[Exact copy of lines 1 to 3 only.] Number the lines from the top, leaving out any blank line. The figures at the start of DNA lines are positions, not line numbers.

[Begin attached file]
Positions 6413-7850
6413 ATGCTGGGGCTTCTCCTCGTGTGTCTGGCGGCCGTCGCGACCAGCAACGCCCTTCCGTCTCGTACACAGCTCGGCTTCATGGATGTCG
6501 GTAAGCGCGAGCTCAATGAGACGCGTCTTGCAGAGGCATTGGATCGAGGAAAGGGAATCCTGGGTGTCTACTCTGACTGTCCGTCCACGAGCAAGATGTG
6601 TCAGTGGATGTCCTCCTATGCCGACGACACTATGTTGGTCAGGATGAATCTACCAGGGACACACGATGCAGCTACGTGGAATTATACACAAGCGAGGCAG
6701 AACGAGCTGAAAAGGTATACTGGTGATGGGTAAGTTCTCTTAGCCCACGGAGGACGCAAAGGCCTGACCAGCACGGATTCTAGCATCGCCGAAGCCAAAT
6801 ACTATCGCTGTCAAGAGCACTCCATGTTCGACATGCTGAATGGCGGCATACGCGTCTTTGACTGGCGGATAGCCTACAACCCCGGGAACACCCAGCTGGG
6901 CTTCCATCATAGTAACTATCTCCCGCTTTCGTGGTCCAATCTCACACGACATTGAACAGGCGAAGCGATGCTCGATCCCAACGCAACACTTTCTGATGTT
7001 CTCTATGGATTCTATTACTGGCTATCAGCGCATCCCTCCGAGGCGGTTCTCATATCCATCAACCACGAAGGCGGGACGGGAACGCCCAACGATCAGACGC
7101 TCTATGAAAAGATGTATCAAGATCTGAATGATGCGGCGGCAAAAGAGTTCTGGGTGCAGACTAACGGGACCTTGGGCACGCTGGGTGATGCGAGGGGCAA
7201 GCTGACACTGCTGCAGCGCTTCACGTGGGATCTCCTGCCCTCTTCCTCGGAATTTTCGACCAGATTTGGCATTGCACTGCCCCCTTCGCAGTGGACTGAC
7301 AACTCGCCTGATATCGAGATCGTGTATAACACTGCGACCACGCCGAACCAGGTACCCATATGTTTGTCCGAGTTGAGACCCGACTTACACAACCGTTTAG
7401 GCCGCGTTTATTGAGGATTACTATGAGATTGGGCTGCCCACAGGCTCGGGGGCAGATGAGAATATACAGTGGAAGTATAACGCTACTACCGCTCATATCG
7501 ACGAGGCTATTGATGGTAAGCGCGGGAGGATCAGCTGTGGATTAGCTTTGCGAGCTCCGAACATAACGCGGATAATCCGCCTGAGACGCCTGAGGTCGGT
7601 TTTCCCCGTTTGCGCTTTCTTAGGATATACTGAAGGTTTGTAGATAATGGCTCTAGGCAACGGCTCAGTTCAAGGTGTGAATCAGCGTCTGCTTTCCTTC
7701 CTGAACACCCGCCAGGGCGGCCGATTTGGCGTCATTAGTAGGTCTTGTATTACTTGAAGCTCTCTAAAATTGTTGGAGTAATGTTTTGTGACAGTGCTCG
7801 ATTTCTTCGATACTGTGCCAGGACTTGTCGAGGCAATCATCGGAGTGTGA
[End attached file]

Positions 6413-7850
6413 ATGCTGGGGCTTCTCCTCGTGTGTCTGGCGGCCGTCGCGACCAGCAACGCCCTTCCGTCTCGTACACAGCTCGGCTTCATGGATGTCG
6501 GTAAGCGCGAGCTCAATGAGACGCGTCTTGCAGAGGCATTGGATCGAGGAAAGGGAATCCTGGGTGTCTACTCTGACTGTCCGTCCACGAGCAAGATGTG